“The Lifeline program — including the portion of it focused on wireless service — is of vital importance to millions of America’s low-income seniors, veterans, and people of color,” Linda Sherry, director of Consumer Action, said last week in calling for an end to in-person distribution of phones.

“It is unfortunate that certain carriers are violating at least the spirit of the existing rules that govern the Lifeline program,” she said. “We believe that the FCC can take reasonable additional steps to crack down on these ‘bad actors’ and effectively curb the abuses.”

Handouts defended

Life Wireless officials say their business model is to bring the phones to where people live.

“Some other companies may advertise on cable TV or on the Internet, and there are people who are in need of the phones who have neither of these things, so this is a way to reach them,” said company spokesman Paul Donsky.

Indeed, everyone interviewed at the Job Center last week told reporters it was the sign advertising “FREE PHONES” that pulled them in.

“I just came and saw the sign and went to the job center and came back and now I’m here,” said Yolanda Twitty, Dayton. “I need a phone because I don’t have one.”

When asked about the cellphone in her hand, Twitty said it only sent and received text messages. “You can’t actually call.”

Reedy of Dayton also stopped by because she saw the sign.

“I drove by. It said ‘free minutes, free phones.’ I need a free phone and free minutes,” she said. “I have to go down the street to use somebody else’s phone.”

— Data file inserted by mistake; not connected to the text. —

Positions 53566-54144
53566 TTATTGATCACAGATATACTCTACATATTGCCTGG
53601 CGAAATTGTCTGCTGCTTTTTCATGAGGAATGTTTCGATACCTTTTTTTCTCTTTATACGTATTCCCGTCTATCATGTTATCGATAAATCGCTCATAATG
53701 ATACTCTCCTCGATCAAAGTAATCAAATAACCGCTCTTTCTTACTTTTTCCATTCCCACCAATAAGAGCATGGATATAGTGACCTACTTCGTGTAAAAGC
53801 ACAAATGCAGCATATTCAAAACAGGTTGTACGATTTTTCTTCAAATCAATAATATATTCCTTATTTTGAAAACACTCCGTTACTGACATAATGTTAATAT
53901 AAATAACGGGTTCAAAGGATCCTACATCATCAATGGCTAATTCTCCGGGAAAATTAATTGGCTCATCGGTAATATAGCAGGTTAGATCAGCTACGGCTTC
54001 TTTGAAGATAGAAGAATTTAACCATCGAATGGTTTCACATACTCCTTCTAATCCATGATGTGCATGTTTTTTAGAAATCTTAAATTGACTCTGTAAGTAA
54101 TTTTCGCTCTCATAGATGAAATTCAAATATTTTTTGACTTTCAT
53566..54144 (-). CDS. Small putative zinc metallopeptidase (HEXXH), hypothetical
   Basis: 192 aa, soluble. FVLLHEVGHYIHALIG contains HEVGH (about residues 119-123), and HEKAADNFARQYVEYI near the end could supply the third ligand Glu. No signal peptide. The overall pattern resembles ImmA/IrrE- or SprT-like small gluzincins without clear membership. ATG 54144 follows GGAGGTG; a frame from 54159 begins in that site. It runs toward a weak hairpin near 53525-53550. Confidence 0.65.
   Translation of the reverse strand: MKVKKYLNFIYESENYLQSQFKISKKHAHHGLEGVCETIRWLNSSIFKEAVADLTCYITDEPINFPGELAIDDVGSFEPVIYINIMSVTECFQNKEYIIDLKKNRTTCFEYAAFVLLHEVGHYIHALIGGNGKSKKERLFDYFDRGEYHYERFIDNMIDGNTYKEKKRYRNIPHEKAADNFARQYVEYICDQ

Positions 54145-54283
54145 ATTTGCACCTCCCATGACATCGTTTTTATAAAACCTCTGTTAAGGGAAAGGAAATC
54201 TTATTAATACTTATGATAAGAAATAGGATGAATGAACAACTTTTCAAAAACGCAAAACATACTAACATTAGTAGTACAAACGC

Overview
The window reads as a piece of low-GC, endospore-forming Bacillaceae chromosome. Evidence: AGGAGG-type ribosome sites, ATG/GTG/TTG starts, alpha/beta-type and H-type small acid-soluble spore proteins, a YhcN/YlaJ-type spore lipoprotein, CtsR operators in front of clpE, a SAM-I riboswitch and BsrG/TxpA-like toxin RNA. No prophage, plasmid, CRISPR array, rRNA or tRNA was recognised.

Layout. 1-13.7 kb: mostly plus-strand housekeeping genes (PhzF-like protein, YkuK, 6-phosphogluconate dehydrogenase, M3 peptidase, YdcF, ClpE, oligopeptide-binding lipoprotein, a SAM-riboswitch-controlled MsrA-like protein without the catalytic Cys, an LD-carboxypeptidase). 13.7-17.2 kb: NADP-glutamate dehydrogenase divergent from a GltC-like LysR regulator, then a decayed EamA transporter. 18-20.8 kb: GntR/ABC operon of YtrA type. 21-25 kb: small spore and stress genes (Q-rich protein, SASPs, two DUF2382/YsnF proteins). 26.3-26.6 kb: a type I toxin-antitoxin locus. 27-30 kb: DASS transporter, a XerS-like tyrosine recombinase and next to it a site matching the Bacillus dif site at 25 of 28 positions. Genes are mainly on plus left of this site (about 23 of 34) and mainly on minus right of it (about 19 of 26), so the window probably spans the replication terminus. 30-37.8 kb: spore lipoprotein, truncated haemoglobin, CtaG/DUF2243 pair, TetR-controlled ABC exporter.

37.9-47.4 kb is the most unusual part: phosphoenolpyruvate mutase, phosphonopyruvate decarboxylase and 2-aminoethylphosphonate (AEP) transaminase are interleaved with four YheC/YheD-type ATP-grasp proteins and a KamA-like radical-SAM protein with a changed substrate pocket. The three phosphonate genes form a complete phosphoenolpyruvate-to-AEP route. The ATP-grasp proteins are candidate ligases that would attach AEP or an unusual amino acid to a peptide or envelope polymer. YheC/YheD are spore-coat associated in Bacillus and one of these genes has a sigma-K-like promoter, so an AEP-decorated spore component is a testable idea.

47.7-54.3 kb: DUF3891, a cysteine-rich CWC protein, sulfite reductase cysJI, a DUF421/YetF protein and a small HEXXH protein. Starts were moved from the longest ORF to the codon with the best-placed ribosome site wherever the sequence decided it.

She said cellphones can run $40 or more a month, plus another $40 to buy the phone. “It’s a very helpful, good deed.”

Jim Carpenter, senior vice president of Life Wireless, could not say how many people the company has on the ground in Ohio and would not say whether they are paid commission for signing up customers.

“There is no evidence to support the contention that in-person Lifeline enrollment is in any way more susceptible to fraudulent actors than any other method,” he said. “In fact, we believe that checking a customer’s identification and other program qualifications in person is one of the best ways of preventing fraud from occurring.”

He said they support “demanding that bad actors be policed out of the Lifeline system,” and they go to great lengths to make sure program rules are followed, including checking identification and eligibility paperwork in person, checking against other company enrollment data and doing back-end audits to catch duplication.

When asked about fraud or abuse of the program, the people in line for their Life Wireless phones at the Job Center said they didn’t have time to judge other people or trifle with politics.

“I’m just worried about the here and now,” said Dale Beckham of Dayton. “I need it. It’s a help. It’s a plus.”